"Then I was told, get rid of your bees," she said. "I would be happy to find a new home for my bees, but how can you ask me to comply with a law that does not exist?"

One of her neighbors, Lynn Ullenbrauck, said her son is highly allergic to bees and Watanabe's beehive is only 40 feet away from where he plays basketball.

"My family’s security and welfare have been compromised," she said. "I don’t feel safe in my own back yard anymore."

Another neighbor, Toby Stern, who said she lives across the alley from Watanabe, spends a lot of time in her garden and has never been stung. She was not opposed to Watanabe having the bee colony.

Mayor George Van Dusen said the village manager, village attorney and health department would consider whether to take action. Skokie could ban bee-keeping, regulate it, place restrictions on how far apart bee colonies must be, or take some other action. 

Chicago and Evanston have relatively recently permitted and regulated bee-keeping.

 

 


 


 

   



Beth Buzil July 17, 2013 at 06:01 PM
On behalf of my many friends and family who reside in the village, just like me they strongly support the right to local responsible beekeeping -having honeybees and their hives and to help keep our local area beautiful and sustainable. Keep in mind that honeybees are kept in many public places including Chicago Botanic Garden, Lincoln Park Zoo, Garfield Park Conservatory, Chicago’s City Hall, Morton Arboretum, The Shedd Aquarium, Millennium Park, and even many schools and also the University of Chicago. Banning this right to responsible beekeeping and especially because one child is allergic to bee stings is insane. With this ban in place he will still be allergic and there will still be bees. It also does not make sense since the global concern with many millions of bees that have been suddenly disappearing. The fact that we rely on bees to have a healthy planet, we should all be encouraged rather than banned to have and keep bees.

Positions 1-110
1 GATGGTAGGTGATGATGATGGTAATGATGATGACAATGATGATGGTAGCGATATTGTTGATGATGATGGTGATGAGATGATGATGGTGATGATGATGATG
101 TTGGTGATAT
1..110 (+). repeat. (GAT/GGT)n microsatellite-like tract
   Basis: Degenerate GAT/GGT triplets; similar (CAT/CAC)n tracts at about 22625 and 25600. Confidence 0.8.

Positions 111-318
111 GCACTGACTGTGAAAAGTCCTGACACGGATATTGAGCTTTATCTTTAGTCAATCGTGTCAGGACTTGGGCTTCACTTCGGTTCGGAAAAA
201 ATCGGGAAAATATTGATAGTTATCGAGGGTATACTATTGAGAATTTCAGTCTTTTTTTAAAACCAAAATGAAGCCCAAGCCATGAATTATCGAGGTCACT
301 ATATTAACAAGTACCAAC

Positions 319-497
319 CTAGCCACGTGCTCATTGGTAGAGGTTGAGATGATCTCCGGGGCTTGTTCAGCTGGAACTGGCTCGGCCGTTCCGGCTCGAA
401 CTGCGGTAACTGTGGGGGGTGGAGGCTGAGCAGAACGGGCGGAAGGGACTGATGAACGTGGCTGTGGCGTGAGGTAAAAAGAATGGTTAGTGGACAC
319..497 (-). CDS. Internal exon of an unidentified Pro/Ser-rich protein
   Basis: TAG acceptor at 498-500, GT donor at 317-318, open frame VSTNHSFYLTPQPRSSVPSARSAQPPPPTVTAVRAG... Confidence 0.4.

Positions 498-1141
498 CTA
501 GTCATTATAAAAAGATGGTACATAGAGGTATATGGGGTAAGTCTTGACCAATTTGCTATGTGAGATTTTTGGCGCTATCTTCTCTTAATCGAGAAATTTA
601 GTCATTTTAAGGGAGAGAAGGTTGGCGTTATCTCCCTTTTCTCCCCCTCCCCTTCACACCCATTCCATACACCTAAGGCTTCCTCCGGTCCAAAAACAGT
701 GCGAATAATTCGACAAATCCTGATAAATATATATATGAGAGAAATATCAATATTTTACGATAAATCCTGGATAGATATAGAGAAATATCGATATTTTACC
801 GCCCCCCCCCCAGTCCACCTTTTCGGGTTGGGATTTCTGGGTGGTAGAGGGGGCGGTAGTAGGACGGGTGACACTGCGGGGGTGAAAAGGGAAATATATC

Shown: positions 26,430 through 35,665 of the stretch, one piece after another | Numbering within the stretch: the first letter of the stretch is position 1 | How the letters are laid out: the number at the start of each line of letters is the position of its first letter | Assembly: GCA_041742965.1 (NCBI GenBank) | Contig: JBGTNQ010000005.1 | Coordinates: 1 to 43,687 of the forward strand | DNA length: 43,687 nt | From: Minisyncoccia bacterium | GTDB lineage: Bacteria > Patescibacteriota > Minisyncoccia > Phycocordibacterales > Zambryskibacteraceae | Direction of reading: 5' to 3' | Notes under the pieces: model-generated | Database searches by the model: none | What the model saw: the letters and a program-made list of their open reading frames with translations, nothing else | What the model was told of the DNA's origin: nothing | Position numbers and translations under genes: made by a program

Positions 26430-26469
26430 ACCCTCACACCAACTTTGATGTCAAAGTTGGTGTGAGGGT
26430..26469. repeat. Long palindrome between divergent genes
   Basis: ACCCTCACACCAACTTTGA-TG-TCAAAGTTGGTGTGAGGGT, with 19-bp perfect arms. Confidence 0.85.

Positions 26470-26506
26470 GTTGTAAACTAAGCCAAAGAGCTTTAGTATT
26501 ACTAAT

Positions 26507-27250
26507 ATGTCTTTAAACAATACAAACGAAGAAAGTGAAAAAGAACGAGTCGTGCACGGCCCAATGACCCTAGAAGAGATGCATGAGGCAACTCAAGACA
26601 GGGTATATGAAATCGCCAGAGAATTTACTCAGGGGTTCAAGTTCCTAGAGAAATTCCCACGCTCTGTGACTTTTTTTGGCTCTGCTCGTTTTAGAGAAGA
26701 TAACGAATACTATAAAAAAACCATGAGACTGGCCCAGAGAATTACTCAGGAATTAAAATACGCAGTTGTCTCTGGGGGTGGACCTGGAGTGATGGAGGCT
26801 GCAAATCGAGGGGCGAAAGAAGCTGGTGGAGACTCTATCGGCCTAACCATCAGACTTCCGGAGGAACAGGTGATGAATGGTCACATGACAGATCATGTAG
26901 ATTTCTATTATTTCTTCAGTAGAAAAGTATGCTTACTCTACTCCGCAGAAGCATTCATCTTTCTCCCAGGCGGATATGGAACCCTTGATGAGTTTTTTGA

Susan Joy July 17, 2013 at 07:40 PM
Two problems exist in Dr.Counard's thinking. One is that she grossly exaggerates the potential harm to Skokie residents. According to epidemiological studies, Skokie can expect about one wasp or bee sting related death every 250 years, since according to a British study there are an average of four deaths each year in the United Kingdom, whose population is about 1000 times that of Skokie's. Secondly, she is falling into the common trap that most or all stinging insects are bees. According to the same study in the British Medical Journal, "People allergic to wasp venom are rarely allergic to bee venom." The majority of people who claim to be allergic to insect stings are in fact allergic to wasps. Bee sting allergy is mostly a problem for beekeepers.
Longtime Skokie Resident July 18, 2013 at 10:52 PM
I would welcome bees to the community as I grow many flowers & vegetables, which require pollination by BEES! Those objecting need to get educated.